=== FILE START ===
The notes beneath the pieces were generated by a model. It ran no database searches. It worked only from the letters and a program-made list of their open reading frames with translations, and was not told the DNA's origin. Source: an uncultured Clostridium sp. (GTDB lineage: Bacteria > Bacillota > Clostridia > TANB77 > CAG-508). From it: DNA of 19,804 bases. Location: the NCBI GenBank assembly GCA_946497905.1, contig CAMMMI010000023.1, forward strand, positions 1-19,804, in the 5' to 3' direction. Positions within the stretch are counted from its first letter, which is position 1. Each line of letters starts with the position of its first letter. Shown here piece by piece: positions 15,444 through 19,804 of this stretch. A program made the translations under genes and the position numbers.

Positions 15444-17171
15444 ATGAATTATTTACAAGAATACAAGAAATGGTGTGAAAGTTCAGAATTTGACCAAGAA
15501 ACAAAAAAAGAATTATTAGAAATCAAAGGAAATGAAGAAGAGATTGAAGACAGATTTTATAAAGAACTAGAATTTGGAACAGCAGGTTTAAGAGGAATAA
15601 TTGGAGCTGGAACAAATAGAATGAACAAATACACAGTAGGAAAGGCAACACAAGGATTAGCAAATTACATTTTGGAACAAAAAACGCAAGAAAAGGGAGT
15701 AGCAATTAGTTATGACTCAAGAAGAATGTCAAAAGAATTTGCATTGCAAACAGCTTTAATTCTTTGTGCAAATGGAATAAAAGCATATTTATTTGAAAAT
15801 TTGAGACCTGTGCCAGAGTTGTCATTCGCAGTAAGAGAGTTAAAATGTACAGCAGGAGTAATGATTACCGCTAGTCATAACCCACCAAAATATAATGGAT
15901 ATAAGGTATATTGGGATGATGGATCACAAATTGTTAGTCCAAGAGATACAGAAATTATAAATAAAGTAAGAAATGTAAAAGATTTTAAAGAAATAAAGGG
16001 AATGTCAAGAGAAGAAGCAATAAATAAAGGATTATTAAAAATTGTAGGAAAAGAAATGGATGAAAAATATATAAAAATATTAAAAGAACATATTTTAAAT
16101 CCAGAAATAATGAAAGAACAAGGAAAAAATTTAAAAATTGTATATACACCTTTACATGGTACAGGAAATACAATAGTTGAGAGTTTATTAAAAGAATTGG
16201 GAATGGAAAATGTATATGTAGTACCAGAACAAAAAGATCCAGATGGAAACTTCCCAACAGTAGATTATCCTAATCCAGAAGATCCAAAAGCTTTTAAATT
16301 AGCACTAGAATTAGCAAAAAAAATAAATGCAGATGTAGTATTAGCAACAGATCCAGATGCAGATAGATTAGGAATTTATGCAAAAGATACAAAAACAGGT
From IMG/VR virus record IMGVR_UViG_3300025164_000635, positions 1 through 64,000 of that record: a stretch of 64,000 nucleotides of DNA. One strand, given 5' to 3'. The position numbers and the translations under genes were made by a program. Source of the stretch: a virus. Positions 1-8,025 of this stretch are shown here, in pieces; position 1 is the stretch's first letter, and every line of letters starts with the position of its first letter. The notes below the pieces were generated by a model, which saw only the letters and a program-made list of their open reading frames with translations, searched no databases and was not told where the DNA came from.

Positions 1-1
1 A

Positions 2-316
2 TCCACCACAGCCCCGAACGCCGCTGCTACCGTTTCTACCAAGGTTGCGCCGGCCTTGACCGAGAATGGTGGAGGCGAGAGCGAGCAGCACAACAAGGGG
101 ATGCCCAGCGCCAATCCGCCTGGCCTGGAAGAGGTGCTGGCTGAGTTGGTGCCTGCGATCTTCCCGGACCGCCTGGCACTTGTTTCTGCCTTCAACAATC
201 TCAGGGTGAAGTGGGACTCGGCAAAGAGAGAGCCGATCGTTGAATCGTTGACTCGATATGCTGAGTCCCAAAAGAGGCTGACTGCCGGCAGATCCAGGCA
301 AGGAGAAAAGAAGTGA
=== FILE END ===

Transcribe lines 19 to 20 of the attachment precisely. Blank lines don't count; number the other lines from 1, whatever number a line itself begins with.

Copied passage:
201 TCAGGGTGAAGTGGGACTCGGCAAAGAGAGAGCCGATCGTTGAATCGTTGACTCGATATGCTGAGTCCCAAAAGAGGCTGACTGCCGGCAGATCCAGGCA
301 AGGAGAAAAGAAGTGA